* A child born in the U.S. in 2000 could expect to live 77 years - fully 30 years longer than a child born in 1900, when life expectancy was only 47years.
* A person reaching 65 today can expect to live an additional 18.6 years, and 2 out of every 5 will reach age 90.
* The size of our 65 and over population has grown from just over 3 million in 1900 to 35 million today ? and is expected to double over the next 30 years, to over 70 million.
* Our fastest growing population segment is people 85 years of age and over. And the second fastest growing population is those who have celebrated their 100th birthday.


* Many organizations would be happy to have 35,000 members. We have 35,000 members who are over 100 years old!

Aging Demographic will Affect ALL Regions

* Some places, like Sun Belt retirement communities, will be affected more than others, but the aging demographic is a nationwide phenomenon. In fact, there's less migration to places like Florida and Arizona than is commonly assumed.
* Since 1990, roughly 90 percent of older Americans have stayed in the county they've been living in, if not the very same home!
* In the 90s, all but 11 of our 318 metropolitan areas saw an increase in their 65+ population. And looking ahead, the 65+ population will grow faster than the population at-large in all 50 states, with 10 states finding themselves in the unique situation of having more Medicare-eligible seniors than school-age children!

We Face Three Major Challenges

* Essentially, we face three major challenges as we approach the boomers' retirement years. Actually, I prefer to call them "opportunities."

1. An opportunity to transform the nation's health-care system;
2. An opportunity to strengthen our retirement income system; and
3. An opportunity to create more livable communities;

* Today, I will devote my time to opportunity number 3 — Livable Communities

Significant Barriers to Spending Aging Years at Home

* Often people don't think about this until they're suddenly confronted with too many steps, hard-to-handle doorknobs, or slippery bathroom floors that can become treacherous overnight.
* Too late, many people discover that they're trapped in towns with poor public transportation. Medical centers and simple services, like grocery or drug stores, can become too hard to reach without the help of a neighbor or friend. Even walking, if there are no sidewalks, can become problematic.

What are Livable Communities?

* It might be helpful if I discuss what we mean by "livability" at this point. While all of us here have at least some familiarity with the concept, it can mean different things to different people.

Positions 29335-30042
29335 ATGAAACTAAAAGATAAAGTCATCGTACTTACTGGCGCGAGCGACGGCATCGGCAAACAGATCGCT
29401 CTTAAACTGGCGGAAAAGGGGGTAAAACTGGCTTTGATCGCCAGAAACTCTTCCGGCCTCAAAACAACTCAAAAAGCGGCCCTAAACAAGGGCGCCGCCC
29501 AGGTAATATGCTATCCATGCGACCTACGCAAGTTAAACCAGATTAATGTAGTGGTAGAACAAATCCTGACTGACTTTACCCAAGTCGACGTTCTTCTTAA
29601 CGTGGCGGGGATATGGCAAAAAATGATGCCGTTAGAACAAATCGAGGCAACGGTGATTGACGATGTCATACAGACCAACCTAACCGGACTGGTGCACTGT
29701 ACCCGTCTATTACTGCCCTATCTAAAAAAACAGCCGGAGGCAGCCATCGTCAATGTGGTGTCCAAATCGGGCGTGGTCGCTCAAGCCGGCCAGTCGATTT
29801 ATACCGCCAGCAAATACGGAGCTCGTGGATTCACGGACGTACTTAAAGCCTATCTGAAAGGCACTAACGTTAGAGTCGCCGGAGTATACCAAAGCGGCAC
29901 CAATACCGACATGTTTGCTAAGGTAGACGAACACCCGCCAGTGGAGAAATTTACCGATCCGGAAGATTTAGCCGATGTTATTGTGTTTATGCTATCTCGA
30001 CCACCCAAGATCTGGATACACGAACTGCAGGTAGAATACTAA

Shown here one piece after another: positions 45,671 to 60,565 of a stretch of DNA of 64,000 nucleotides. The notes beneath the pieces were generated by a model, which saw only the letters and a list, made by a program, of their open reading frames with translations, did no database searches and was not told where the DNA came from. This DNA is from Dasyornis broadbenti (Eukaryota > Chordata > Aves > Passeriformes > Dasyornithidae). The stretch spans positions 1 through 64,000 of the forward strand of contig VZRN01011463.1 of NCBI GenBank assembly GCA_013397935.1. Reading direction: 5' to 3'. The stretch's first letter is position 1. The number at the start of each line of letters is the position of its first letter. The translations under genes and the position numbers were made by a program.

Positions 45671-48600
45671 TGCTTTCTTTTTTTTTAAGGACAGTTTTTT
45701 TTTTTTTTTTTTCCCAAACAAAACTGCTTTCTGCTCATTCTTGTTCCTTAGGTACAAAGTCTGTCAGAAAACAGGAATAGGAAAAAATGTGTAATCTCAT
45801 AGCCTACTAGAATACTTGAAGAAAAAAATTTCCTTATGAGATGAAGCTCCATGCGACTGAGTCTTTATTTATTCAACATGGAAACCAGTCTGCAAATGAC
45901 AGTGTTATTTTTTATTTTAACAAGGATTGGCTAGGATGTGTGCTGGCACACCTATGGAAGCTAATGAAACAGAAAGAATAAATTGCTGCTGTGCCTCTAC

* In AARP's recently released study, A Report to the Nation on Livable Communities: Creating Environments for Successful Aging, we define livable communities as having "affordable and appropriate housing, supportive community features and services, and adequate mobility options, which together facilitate personal independence and the engagement of residents in civic and social life."
* To put it in simpler terms, we're talking about day-in day-out tasks and activities that are the stuff of life. Livability means visible traffic signs, handrails, one-story living and no-step entry, sidewalks you can actually walk on, bus stops with benches, libraries and parks that are easily accessible and much more.

Most Communities Now Playing Catch-Up

* When it comes to livability, most of our communities are now playing a frantic game of catch-up…and many others don't even realize what's about to hit them. This could be like the clogged artery that goes undetected until it's too late.

Elements of Livability-Housing

* First, and possibly most important, is the problem of affordability. This is of particular interest when so many real estate markets are soaring. For many people, their homes have become their nest eggs, growing almost daily, providing greater financial independence. But these same markets are also making it harder for many other people to find affordable housing.
* After affordability, next in importance is what's called "accessibility". Making a house accessible means figuring out how existing homes can be modified and how new homes should be built so that residents can operate freely and comfortably throughout their lives.

Universal Design

* There is an exciting trend in architecture today known as Universal Design. Some of the features of Universal Design include: No-step entryways, wider doorways, floors and bathtubs with non-slip surfaces, lever door handles, and easy to reach light switches and electrical outlets.
* Another important trend in making housing more accessible is called "visitability." The term means making a home accessible for visitors who might have special needs. It's about creating a home where the welcome mat truly welcomes everyone.

What Some Are Already Doing

* In Vermont, there is a Home Accessibility Program that helps pay for home modifications for disabled persons. But beyond that, Vermont has a Visitability Law, making it the first state to mandate accessibility requirements for new 1-to-3 bedroom housing.
* The state of Georgia has an EasyLiving Home Program, which AARP had a hand in developing. It is a certification program that encourages builders to design single-family homes and town homes with "easy living" features - for example, one stepless entrance into the house; wide doorways; at least one accessible toilet on the main floor.

Elements of Livability - Transportation

* Transportation is another livability challenge that is getting less attention than it should. The 1991 passage of the Intermodal Surface Transportation Efficiency Act - or ISTEA, as it's known-was a positive step. For the first time, citizens were empowered to make decisions about local transportation funding participation, with environmental impact and other community concerns finally given due consideration.